Same field, different name

District names the stadium’s field after former principal


Elsa Estrada

Administrators and school board officials line up by Ric Canterbury before cutting the ribbon on the field.

Shelby Hansen

On the night of the homecoming carnival, commotion and energy filled the back side of the field house. As booths were set up, another event was going on by the stadium: the renaming ceremony of the stadium’s field to Ric Canterbury Field on Oct. 16. 

The field was named after the school’s first principal, Ric Canterbury. It is the first renaming of a location in the school’s history.

“This building is starting to grow old,” principal Karen Pressley said. “We have old buildings such as Boswell and Wayside and Gilliland. As people have served in a capacity, they begin to name things in the school after someone who has made a large impact. For us, that person is Ric Canterbury.”

Due to the fact that the stadium’s name, Rough Rider Stadium, is too official and already established, the field was renamed instead. This decision is made by a vote from the district school board after a name suggestion is made. 

“It’s pretty exciting [seeing my name on the board],” former principal Ric Canterbury said. “I was just the principal. You hire all these people to run the departments, let them do their thing, and all of a sudden they name this after me. It’s really great when you drive up and see that.”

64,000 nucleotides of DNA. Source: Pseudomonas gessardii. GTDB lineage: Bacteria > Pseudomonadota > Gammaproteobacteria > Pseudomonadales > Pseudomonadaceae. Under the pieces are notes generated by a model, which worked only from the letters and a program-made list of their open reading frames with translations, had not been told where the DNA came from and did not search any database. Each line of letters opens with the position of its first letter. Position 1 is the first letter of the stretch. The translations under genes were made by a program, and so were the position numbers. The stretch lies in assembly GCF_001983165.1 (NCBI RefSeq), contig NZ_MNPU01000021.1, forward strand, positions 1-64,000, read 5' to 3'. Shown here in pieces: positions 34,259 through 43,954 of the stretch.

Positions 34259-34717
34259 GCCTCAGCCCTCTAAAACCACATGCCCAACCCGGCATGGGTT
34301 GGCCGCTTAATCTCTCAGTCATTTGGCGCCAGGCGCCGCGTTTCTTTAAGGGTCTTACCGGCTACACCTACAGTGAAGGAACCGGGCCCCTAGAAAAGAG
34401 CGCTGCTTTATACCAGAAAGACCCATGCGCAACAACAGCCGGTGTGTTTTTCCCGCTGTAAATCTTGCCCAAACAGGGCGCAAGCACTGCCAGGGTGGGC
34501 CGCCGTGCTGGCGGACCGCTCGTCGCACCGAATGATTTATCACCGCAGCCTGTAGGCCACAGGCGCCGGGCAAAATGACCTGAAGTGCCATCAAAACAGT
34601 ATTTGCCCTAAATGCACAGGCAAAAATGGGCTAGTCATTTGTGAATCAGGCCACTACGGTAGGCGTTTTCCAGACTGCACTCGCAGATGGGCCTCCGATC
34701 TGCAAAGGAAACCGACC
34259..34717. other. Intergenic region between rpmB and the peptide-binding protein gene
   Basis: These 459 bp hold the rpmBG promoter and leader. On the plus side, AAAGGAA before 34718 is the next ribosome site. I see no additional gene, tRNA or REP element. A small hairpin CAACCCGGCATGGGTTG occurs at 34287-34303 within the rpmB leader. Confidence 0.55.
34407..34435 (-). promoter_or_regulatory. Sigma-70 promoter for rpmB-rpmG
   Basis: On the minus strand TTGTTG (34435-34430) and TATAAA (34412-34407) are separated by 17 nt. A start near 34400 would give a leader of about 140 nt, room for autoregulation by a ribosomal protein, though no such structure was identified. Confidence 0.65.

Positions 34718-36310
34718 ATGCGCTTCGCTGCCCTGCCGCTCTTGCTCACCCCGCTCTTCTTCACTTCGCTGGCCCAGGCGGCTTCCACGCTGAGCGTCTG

Canterbury officially worked for the district for a total of 23 years. Before his career as a teacher, principal and coach, he began to clean the classrooms of Saginaw Elementary as a middle schooler. In high school, he worked for maintenance over the summer. His mother was a teacher, which opened up his mind to becoming an educator. After graduating college, he became a teacher and then a principal. He was the principal for seven years. 

“The standard degree for educators needs to be the kids,” Canterbury said. “I like being around the kids. In the beginning, we only had ninth and tenth grades, so we only had around 800 kids. That was a lot of fun to be apart of the beginning [of the school].”

Attendees of the naming ceremony were many school board officials, the school’s administrators, other former principals and Canterbury’s family. A small reception was also held in the field house.

“It was outside, and it was a little more formal than I thought it’d be,” Canterbury said. “Boy, they made me feel like royalty. It was really overwhelming.”

The night of the homecoming carnival was chosen to make the moment special in more than one way. Afterwards, Canterbury and his family could attend the carnival and rally. The school board members would also be able to see the energy that the school has to bring.

“When the school opened up, and we only had two grades, we would always joke around and say, ‘Will they ever name anything after anybody at Saginaw High School?’” Canterbury said. “And we would say, ‘Oh, I don’t know, I doubt it.’ For this to happen, it was a really big surprise.”